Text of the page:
This program is our Counter-Electronics HPM Advanced Missile Project or CHAMP for short.(We love acronyms in the military.) The purpose of my talk is to help you know the difference between fact and fiction in today’s capabilities of directed energy technology.Air turbulence from the missile and the plane plus the earth’s gravity all affects the beam.
If confusing the enemy is required, he would use an RF signal to scramble the electronics – making the gages go squirrelly.
In the lab, we are working on both of these effects.
It was my first hint that “pulsed power and directed energy were where things we see in Star Trek came true.” In my senior year, that summer job and some of the people I met led to me staying on for graduate level degrees in the pulsed power specialty area of the department where we made big voltages and sometimes “big bangs”. I have learned more in the laboratory than in school by far.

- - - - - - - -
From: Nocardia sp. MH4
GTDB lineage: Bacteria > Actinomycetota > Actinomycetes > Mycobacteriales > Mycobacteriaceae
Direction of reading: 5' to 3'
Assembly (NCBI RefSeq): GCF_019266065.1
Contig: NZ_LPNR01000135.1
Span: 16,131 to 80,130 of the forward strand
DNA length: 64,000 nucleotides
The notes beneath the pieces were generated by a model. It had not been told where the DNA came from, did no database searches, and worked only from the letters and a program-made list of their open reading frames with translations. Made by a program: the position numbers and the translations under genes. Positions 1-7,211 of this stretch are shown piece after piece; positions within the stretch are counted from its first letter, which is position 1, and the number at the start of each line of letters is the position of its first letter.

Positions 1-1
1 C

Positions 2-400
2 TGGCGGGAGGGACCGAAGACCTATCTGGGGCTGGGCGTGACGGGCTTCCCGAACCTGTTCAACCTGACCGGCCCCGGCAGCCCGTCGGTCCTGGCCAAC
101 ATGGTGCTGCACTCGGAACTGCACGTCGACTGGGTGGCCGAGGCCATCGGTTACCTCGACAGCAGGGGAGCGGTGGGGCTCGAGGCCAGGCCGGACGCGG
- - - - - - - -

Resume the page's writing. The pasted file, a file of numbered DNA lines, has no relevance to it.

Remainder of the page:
Not just technically, but as a team player, team leader, and even in public speaking (I’ve been on Modern Marvels, Fox and Friends, and other shows) and the business end of things (cost, schedule, performance) that are needed for successful programs.
So, how did I end up working as a civilian engineer and program manager for the Air Force in such a fascinating field as Directed Energy Weapons?
Well, my father has a Ph D in Electrical Engineering and was a junior college instructor and department chairman at a school in the Texas panhandle. which meant I was not exactly on track to be a ballerina (more like football player).
Our education on directed energy capabilities comes from these and other science fiction novels with their heroes and villains using lasers, radio frequency (RF), and electromagnetic pulse (EMP) weapons systems to win the battle.
Fans from around the world recognize the formidable “whoosh” of Star Wars’ laser swords.
Recently the 747 Air Borne Laser Test Bed shot down demonstrator missiles using a megawatt laser.